Parasites and popinjays

Our readers speak out on Ben Day's tapeworm and Mark Cavendish's brash nature.

Get access to everything we publish when you join VeloNews or Outside+.

Do you want to contribute to Mailbag, a regular feature of VeloNews.com? Here’s how:

  • Keep it short. And remember that we reserve the right to edit for grammar, length and clarity.
  • Include your full name, hometown and state or nation.
  • Send it to webletters@insideinc.com.

Tales from the crapped

Editor:

Thank you so much for the excruciating detail in Neal Rogers’ story about Ben Day. It made me wonder, though — does the UCI not ban tapeworms? After all, there was a time when people would ingest them on purpose as a way to lose weight and we know those stage racers like to be lighter for the tough climbs. Perhaps it is just that no one wants to do the doping control for that one.

Seriously, though, my heart goes out to Ben Day. What a horrific experience and hopefully he doesn’t have PTSD. Hats off to a guy who can lead the NRC and try to ride a race despite this. Perhaps he’ll make the jump to a ProTour team now that he has that monkey off his backside.

Nathaniel Hopkins

Lexington, Kentucky

Cav’s ‘salute’ showed lack of style

Editor:

I’m always amazed at how important professional athletes think what 
they do is or how important they are to their sport. How many times 
have we seen stars on baseball or football fields, who believed they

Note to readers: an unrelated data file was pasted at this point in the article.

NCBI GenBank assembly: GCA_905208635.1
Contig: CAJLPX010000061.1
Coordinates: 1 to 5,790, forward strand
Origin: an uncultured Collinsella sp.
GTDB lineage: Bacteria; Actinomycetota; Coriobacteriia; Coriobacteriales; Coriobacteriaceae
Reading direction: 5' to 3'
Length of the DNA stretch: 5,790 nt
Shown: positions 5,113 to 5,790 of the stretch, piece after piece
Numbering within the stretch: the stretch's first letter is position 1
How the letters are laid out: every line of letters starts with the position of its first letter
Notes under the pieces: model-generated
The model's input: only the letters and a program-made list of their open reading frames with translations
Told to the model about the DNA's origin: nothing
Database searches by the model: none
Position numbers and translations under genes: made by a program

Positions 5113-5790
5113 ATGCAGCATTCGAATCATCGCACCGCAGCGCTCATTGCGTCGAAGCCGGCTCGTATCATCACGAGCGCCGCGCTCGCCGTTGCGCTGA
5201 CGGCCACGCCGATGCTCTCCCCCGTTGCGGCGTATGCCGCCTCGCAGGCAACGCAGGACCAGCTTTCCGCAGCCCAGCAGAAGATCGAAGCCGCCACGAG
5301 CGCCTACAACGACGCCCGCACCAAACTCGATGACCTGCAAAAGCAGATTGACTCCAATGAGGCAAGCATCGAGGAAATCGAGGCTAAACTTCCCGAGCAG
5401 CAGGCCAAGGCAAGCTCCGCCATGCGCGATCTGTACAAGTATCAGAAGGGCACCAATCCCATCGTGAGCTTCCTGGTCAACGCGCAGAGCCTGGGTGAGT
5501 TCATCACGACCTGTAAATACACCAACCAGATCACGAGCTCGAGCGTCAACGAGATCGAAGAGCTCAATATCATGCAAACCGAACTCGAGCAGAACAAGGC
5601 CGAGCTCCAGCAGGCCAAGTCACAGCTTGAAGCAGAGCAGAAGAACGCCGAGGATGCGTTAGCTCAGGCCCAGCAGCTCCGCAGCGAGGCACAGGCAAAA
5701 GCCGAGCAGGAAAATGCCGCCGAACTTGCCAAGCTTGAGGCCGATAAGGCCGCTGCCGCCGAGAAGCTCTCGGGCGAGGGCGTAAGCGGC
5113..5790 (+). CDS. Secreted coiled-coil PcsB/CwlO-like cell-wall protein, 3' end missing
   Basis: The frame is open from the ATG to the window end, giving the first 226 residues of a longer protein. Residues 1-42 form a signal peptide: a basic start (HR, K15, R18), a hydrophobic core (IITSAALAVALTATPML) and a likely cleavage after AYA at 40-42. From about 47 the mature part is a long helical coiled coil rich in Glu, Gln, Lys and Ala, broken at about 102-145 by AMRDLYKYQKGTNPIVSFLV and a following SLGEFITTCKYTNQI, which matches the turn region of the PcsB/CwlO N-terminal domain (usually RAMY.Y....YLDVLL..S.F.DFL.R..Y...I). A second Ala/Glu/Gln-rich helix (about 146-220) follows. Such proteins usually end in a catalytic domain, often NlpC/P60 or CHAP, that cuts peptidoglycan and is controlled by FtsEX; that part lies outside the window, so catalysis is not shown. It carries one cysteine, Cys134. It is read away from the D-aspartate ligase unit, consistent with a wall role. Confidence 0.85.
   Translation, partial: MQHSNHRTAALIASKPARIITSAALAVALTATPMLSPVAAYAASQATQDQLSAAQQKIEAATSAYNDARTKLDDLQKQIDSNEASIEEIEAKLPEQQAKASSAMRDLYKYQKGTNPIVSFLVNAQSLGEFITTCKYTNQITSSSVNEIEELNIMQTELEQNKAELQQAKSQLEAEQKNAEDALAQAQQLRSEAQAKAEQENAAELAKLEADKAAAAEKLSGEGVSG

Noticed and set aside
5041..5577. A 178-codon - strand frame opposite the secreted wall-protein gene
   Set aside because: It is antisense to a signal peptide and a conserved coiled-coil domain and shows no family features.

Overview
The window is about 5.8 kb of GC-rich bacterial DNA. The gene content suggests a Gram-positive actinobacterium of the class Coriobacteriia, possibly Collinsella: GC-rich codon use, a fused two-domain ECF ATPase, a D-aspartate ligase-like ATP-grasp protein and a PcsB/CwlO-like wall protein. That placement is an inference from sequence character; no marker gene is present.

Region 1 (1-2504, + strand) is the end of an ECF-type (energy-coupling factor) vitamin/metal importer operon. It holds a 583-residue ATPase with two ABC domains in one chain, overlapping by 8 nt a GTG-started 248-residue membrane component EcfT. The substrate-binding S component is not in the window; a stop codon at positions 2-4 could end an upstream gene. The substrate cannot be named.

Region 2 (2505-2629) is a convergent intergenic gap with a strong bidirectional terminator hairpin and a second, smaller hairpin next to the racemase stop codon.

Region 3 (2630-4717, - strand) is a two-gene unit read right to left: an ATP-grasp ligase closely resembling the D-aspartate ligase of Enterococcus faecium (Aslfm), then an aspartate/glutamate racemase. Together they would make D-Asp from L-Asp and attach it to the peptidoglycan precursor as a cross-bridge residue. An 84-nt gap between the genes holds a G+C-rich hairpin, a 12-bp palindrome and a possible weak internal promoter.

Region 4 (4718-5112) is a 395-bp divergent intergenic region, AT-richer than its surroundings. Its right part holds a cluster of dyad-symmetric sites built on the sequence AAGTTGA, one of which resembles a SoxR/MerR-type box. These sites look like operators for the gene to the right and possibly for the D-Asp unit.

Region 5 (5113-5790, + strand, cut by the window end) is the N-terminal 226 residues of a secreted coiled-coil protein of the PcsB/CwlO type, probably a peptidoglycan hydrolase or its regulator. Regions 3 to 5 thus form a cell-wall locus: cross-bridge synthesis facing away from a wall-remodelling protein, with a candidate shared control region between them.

were irreplaceable, be replaced and with someone of equal or greater talent?

The same is true for cycling. When Mr. Cavendish salutes, it should be with respect and gratitude 
for everyone who allows him to do what he does for a living. He 
should know that it is less his unique talent that puts him where he 
is and more a confluence of opportunities, teammates and mentors.

In 
fact, I would venture to say riders like him are a dime a dozen. The cycling world is filled with talented, hungry riders who could do 
exactly with Mr. Cavendish does if given the same opportunities, 
teammates and mentors. They might even be better. Certainly they 
would have more style.

Keith Whelpley

Las Cruces, New Mexico

Cav’ is compelling, even when being inappropriate

Editor:

While I agree that Cav’s gesture at Stage 2 of the Tour of Romandie was inappropriate, I think those who characterize the act in such grave terms as “shameful” and “disrespectful” are overreacting. I think it’s Cav’s willingness to play the role of the bad guy every now and then, coupled with the fact that he can back his words up on the bike, that make him such a compelling person to watch.

While it ultimately comes down to the race itself, the underlying personal stories and melodrama surrounding the athletes do add an element of intrigue and fun to the sport (even if it ruffles a few feathers). Can you imagine if Alexander Vinokourov had made that salute upon winning Liège-Bastogne-Liège?

Charley Meyer

Chicago, Illinois